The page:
…………The baby was placed into one in the corner. I felt sick again as I quickly sensed this was a high intensity environment. Each incubator had a small baby inside with tubes poking into their tiny little bodies. Other devices attached to them monitored heart rate, blood flow, oxygen saturation. There were alarms going off and monitors with digital readouts and different coloured lights. Our baby was hooked up to a battery of monitors and an oxygen mask placed over her face. Another nurse explained that she needed warming up and I saw her adjust the temperature controls on the side of the incubator. Then she asked my permission to take blood samples which I agreed to although I winced when they stabbed her little foot with a needle. I noticed as they left her in the plastic incubator that her breathing was deep and erratic. I asked what was the matter and a nurse said she was irritable. I wondered about that word for weeks after. What does irritable mean? I associated it with an adult who was bothered by some external problem such as the weather or an item on the news. How could a baby be irritable, she was barely able to breathe let alone consider any troubling environmental problems. I said I wanted to hold the baby. The nurse looked at me but my expression must have convinced her not to argue. Instinct was driving me now as well as knowledge about the birth process and the need for a baby to have a sense of security. Especially a Caesarean who had not experienced the force of vaginal muscles pushing her out into the World. So I was handed the baby after I put on a sterile gown and washed my hands.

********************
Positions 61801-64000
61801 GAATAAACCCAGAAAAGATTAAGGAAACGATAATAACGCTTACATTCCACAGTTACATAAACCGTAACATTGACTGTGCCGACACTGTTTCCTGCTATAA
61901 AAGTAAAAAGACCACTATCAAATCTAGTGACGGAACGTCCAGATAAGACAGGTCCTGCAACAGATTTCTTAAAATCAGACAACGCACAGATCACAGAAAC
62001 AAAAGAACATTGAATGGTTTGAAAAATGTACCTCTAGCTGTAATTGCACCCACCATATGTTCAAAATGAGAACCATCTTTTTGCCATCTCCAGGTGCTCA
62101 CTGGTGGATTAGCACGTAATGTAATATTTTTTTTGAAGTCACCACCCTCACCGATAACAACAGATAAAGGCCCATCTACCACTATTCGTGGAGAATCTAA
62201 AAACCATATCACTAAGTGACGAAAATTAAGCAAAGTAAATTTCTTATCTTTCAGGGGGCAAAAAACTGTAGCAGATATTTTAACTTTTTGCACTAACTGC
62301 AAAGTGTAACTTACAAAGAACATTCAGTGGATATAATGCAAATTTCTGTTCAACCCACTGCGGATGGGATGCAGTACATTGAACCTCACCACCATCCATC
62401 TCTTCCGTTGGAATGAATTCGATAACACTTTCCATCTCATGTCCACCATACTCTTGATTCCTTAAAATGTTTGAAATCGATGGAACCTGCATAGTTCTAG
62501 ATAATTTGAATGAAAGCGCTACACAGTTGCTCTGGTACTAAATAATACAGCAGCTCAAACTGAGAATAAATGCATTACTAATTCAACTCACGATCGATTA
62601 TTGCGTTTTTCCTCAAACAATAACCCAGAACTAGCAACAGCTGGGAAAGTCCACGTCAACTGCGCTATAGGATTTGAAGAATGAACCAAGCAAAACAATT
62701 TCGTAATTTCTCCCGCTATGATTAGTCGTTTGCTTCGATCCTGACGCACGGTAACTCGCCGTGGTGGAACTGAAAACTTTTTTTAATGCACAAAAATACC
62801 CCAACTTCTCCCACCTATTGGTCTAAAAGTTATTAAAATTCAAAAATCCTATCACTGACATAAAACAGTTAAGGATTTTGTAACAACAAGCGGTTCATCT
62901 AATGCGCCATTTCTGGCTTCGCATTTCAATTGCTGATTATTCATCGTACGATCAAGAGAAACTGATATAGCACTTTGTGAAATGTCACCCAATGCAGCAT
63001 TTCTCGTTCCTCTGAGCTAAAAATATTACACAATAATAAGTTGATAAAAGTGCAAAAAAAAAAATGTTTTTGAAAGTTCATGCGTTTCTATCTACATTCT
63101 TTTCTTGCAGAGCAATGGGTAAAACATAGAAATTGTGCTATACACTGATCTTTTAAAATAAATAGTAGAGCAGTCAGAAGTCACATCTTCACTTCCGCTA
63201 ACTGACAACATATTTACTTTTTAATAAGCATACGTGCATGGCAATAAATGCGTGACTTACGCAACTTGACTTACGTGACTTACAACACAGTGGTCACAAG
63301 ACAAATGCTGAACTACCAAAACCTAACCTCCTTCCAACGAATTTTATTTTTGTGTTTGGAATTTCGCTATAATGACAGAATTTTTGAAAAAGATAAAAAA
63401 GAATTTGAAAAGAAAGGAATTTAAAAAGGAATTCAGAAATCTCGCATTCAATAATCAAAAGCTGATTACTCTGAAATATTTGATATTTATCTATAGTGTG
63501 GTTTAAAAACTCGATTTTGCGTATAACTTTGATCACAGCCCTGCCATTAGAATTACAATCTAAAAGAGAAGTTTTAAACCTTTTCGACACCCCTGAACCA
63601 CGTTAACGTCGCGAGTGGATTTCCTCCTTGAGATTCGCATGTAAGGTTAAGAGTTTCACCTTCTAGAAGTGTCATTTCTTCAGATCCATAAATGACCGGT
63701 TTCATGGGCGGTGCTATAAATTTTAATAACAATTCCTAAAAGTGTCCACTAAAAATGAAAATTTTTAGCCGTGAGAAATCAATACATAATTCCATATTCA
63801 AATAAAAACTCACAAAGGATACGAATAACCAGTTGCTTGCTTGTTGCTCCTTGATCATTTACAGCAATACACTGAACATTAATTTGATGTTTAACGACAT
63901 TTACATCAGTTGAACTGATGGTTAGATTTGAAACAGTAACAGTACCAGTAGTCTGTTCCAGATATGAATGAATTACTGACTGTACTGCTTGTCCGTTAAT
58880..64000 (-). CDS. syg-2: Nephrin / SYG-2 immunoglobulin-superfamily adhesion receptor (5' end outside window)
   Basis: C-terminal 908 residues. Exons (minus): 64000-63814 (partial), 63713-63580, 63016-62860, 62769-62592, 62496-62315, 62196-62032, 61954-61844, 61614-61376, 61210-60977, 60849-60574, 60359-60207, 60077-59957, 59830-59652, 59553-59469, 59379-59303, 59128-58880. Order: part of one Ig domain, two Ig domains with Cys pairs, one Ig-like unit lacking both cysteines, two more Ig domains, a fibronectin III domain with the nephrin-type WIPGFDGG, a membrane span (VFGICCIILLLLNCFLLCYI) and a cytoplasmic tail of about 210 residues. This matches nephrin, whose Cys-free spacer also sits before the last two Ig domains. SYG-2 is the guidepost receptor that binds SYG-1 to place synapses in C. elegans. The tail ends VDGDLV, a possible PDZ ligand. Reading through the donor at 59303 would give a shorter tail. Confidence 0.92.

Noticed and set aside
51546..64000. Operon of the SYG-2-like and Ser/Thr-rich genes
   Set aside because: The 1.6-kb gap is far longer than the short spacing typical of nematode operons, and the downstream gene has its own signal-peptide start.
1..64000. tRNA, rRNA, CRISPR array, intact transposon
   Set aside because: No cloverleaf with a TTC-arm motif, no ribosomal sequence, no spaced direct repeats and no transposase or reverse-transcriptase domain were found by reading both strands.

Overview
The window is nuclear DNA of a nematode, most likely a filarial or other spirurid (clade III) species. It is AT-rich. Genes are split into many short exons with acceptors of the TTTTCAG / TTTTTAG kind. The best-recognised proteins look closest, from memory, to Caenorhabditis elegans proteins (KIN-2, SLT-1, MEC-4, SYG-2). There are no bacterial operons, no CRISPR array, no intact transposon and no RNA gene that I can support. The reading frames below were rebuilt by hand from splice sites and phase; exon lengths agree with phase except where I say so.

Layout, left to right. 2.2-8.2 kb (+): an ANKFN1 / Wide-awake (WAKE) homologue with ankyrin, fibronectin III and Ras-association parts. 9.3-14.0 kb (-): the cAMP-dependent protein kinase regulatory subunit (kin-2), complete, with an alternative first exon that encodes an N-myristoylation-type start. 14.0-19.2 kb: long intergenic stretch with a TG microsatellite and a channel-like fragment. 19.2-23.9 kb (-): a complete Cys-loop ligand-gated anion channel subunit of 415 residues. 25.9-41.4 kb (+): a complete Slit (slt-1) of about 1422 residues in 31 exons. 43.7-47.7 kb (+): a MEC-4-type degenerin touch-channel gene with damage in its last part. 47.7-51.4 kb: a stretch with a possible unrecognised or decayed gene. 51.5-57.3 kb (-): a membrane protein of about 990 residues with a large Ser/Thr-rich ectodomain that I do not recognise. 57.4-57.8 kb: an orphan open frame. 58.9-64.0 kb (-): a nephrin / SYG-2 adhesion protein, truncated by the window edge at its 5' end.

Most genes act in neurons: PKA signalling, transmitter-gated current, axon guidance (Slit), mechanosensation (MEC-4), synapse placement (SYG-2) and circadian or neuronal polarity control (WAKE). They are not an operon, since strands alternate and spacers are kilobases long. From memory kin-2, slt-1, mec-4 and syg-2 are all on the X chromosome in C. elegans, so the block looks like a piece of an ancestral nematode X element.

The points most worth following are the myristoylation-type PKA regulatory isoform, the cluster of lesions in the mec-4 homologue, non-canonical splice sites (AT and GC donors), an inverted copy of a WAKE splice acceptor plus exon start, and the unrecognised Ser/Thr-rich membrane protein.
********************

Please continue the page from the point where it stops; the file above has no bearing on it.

…Things were moving fast and soon in a room away from the operating theatre another nurse was ready to take charge of the baby. She quickly attempted to pass a naso-gastric tube down the baby’s mouth. More horror from me. How could they do this it looked barbaric. But the nurse explained that she would need this to take liquids and medicine if required and it had to be inserted now. But she was having difficulty and I could see the stress on her face as I watched like a hawk every move she made. After what seemed like ages she called another nurse over and this lady was a sister and very easily passed the tube down through her nose. She measured the length and explained that it had to be right in order for the infusions to reach her stomach properly. Once in place tape was applied next to the nose to ensure it stayed in place. Then we were off as the baby was placed inside a plastic box on wheels. We moved quickly through a corridor up a flight of stairs in a lift and then into what must have been a recovery ward and then brought up to where I could see Isobel laying. They wanted Isobel to see her but explained that she would have to go quickly to the Special Care Unit. I took the baby in my arms and held her up to Isobel’s face. She was barely conscious her eyes seemed out of focus. But she knew it was me and I said: Look Isobel we have a baby a baby girl!” Isobel smiled and later told me that on hearing the news we had a girl she felt her whole body warm through right to her toes. I explained we had to go the Special Care Unit and so we hurried along again into a lift and down to ground floor, along more corridors and into a large room with about six incubators.